Published online by Cambridge University Press: 14 January 2010
On the farm “La Lucha” (The Struggle), in the central mountain range of Costa Rica, on March 12, 1948, José Figueres Ferrer took up arms against the government of Teodoro Picado. The Civil War had begun. This struggle shortly brought about dramatic changes in the constitutional order. On May 8, the victorious José Figueres, President of the Governing Junta, declared the Constitution of 1871 to be without force or effect (except for its chapters on social, national, and individual guarantees) and called a Constituent Assembly. Less than a year later, a new Constitution was approved, which made fundamental changes in the structure of government and the relationships between its inhabitants — changes that have had profound significance in the evolution of the country's long-standing constitutional acknowledgment of the equality of all Costa Ricans. This chapter will examine the 1949 Constitution, as amended, with respect to gender equality and Costa Rica's emerging constitutional gender jurisprudence, with particular emphasis on its incorporation of international human rights gender equality norms.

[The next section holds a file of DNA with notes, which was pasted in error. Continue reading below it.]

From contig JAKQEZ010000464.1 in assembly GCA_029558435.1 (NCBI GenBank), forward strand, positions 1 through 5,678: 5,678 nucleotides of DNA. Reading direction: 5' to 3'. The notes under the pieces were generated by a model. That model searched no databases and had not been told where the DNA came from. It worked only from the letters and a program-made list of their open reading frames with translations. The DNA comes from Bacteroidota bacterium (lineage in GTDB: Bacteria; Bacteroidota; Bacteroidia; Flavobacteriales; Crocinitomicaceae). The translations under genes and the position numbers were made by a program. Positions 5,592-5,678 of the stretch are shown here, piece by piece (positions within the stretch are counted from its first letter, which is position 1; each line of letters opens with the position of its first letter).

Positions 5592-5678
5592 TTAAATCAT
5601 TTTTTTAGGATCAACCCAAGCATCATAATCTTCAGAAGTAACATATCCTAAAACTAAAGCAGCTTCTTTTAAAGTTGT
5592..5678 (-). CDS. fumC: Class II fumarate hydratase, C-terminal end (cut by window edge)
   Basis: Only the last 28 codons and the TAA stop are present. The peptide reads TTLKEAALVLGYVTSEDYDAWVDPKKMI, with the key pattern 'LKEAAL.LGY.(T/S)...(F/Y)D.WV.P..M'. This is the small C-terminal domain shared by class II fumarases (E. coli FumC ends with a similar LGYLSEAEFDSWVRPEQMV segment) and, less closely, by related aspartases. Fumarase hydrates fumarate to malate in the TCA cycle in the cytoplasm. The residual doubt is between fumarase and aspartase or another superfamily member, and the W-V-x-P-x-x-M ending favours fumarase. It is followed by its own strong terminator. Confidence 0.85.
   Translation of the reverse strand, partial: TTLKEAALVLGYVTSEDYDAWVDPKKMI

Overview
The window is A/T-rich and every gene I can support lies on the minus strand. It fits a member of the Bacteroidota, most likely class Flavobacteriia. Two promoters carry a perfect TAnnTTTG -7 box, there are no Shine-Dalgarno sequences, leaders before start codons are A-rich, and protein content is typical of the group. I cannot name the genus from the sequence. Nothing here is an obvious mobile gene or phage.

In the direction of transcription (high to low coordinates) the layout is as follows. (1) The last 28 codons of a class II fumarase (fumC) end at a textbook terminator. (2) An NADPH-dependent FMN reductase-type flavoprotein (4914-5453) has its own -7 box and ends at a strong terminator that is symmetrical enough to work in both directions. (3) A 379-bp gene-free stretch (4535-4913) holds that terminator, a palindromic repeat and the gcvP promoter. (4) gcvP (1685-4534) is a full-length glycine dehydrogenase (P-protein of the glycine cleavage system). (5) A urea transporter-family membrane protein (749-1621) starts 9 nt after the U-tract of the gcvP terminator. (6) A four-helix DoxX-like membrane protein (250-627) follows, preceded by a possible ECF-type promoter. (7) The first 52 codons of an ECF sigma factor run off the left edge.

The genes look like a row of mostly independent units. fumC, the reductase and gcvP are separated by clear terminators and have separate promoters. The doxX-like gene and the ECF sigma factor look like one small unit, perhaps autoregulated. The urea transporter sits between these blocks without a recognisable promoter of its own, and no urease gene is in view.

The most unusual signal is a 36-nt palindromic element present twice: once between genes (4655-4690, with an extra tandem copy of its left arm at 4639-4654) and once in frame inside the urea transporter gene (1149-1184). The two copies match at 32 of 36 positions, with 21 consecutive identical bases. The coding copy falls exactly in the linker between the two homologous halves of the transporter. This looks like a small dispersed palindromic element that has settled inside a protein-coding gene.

After gaining its independence from Spain in 1821, Costa Rica had seven prior Constitutions — adopted in 1821, 1844, 1847, 1848, 1859, 1869, and 1871. The country's post-independence legal system is a civil law system with its roots in French and Spanish codes. Whereas the Constitution separates the powers of government into the traditional three official branches — legislative, executive, and judicial, it also recognizes an independent Supreme Electoral Tribunal that has jurisdiction over disputes involving electoral matters and functions as a fourth power with the same rank as the other powers.